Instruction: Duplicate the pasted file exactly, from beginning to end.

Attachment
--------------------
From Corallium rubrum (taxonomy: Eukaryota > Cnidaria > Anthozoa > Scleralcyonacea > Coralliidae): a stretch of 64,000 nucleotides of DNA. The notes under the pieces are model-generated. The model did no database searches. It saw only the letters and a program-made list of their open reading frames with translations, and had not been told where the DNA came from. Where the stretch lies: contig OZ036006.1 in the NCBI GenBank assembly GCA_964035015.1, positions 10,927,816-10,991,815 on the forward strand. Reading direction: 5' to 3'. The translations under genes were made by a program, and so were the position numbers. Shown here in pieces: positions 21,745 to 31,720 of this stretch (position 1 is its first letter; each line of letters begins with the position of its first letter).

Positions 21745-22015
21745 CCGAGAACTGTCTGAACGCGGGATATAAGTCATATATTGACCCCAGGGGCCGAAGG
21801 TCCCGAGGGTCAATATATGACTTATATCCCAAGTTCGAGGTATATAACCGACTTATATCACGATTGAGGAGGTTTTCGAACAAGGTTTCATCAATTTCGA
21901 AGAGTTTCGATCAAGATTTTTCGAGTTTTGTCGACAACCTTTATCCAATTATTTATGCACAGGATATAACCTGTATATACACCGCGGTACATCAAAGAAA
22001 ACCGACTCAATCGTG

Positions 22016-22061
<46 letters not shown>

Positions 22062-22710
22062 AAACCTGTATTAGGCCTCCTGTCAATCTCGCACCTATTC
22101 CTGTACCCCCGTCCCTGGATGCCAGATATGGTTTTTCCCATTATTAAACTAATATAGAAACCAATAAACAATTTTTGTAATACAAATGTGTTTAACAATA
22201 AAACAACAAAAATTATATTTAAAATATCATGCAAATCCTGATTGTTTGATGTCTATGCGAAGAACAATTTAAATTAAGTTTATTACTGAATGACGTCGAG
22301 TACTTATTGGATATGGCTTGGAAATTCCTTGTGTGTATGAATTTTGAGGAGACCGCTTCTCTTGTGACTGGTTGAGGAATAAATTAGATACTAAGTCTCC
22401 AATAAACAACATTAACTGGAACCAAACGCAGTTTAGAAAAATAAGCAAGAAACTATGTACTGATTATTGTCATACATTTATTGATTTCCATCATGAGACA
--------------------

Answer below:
From Corallium rubrum (taxonomy: Eukaryota > Cnidaria > Anthozoa > Scleralcyonacea > Coralliidae): a stretch of 64,000 nucleotides of DNA. The notes under the pieces are model-generated. The model did no database searches. It saw only the letters and a program-made list of their open reading frames with translations, and had not been told where the DNA came from. Where the stretch lies: contig OZ036006.1 in the NCBI GenBank assembly GCA_964035015.1, positions 10,927,816-10,991,815 on the forward strand. Reading direction: 5' to 3'. The translations under genes were made by a program, and so were the position numbers. Shown here in pieces: positions 21,745 to 31,720 of this stretch (position 1 is its first letter; each line of letters begins with the position of its first letter).

Positions 21745-22015
21745 CCGAGAACTGTCTGAACGCGGGATATAAGTCATATATTGACCCCAGGGGCCGAAGG
21801 TCCCGAGGGTCAATATATGACTTATATCCCAAGTTCGAGGTATATAACCGACTTATATCACGATTGAGGAGGTTTTCGAACAAGGTTTCATCAATTTCGA
21901 AGAGTTTCGATCAAGATTTTTCGAGTTTTGTCGACAACCTTTATCCAATTATTTATGCACAGGATATAACCTGTATATACACCGCGGTACATCAAAGAAA
22001 ACCGACTCAATCGTG

Positions 22016-22061
<46 letters not shown>

Positions 22062-22710
22062 AAACCTGTATTAGGCCTCCTGTCAATCTCGCACCTATTC
22101 CTGTACCCCCGTCCCTGGATGCCAGATATGGTTTTTCCCATTATTAAACTAATATAGAAACCAATAAACAATTTTTGTAATACAAATGTGTTTAACAATA
22201 AAACAACAAAAATTATATTTAAAATATCATGCAAATCCTGATTGTTTGATGTCTATGCGAAGAACAATTTAAATTAAGTTTATTACTGAATGACGTCGAG
22301 TACTTATTGGATATGGCTTGGAAATTCCTTGTGTGTATGAATTTTGAGGAGACCGCTTCTCTTGTGACTGGTTGAGGAATAAATTAGATACTAAGTCTCC
22401 AATAAACAACATTAACTGGAACCAAACGCAGTTTAGAAAAATAAGCAAGAAACTATGTACTGATTATTGTCATACATTTATTGATTTCCATCATGAGACA